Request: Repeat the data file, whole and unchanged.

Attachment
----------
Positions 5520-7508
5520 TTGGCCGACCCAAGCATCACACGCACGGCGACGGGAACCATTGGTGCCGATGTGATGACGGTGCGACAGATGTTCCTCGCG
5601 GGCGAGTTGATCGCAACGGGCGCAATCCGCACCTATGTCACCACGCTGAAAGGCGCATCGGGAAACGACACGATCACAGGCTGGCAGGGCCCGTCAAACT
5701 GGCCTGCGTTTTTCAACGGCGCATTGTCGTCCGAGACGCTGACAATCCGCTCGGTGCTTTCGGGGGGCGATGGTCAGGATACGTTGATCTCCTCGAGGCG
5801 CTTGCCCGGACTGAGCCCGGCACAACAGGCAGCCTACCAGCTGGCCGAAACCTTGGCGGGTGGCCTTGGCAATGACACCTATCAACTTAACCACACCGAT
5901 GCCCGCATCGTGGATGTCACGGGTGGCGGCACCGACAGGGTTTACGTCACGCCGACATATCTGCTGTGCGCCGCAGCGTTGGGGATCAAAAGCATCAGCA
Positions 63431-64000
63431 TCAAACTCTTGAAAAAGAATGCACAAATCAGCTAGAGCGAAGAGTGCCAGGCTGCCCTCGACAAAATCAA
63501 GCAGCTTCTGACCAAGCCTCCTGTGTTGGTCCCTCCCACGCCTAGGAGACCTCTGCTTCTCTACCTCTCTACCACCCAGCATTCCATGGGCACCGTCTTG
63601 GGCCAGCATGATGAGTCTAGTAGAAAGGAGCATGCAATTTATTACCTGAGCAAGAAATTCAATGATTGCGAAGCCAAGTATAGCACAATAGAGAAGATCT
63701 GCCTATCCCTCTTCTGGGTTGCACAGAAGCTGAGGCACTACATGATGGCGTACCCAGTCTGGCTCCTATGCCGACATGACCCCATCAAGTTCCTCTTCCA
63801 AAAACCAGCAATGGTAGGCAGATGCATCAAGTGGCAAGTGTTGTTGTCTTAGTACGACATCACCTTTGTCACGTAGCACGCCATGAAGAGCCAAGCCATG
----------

Positions 5520-7508
5520 TTGGCCGACCCAAGCATCACACGCACGGCGACGGGAACCATTGGTGCCGATGTGATGACGGTGCGACAGATGTTCCTCGCG
5601 GGCGAGTTGATCGCAACGGGCGCAATCCGCACCTATGTCACCACGCTGAAAGGCGCATCGGGAAACGACACGATCACAGGCTGGCAGGGCCCGTCAAACT
5701 GGCCTGCGTTTTTCAACGGCGCATTGTCGTCCGAGACGCTGACAATCCGCTCGGTGCTTTCGGGGGGCGATGGTCAGGATACGTTGATCTCCTCGAGGCG
5801 CTTGCCCGGACTGAGCCCGGCACAACAGGCAGCCTACCAGCTGGCCGAAACCTTGGCGGGTGGCCTTGGCAATGACACCTATCAACTTAACCACACCGAT
5901 GCCCGCATCGTGGATGTCACGGGTGGCGGCACCGACAGGGTTTACGTCACGCCGACATATCTGCTGTGCGCCGCAGCGTTGGGGATCAAAAGCATCAGCA
Positions 63431-64000
63431 TCAAACTCTTGAAAAAGAATGCACAAATCAGCTAGAGCGAAGAGTGCCAGGCTGCCCTCGACAAAATCAA
63501 GCAGCTTCTGACCAAGCCTCCTGTGTTGGTCCCTCCCACGCCTAGGAGACCTCTGCTTCTCTACCTCTCTACCACCCAGCATTCCATGGGCACCGTCTTG
63601 GGCCAGCATGATGAGTCTAGTAGAAAGGAGCATGCAATTTATTACCTGAGCAAGAAATTCAATGATTGCGAAGCCAAGTATAGCACAATAGAGAAGATCT
63701 GCCTATCCCTCTTCTGGGTTGCACAGAAGCTGAGGCACTACATGATGGCGTACCCAGTCTGGCTCCTATGCCGACATGACCCCATCAAGTTCCTCTTCCA
63801 AAAACCAGCAATGGTAGGCAGATGCATCAAGTGGCAAGTGTTGTTGTCTTAGTACGACATCACCTTTGTCACGTAGCACGCCATGAAGAGCCAAGCCATG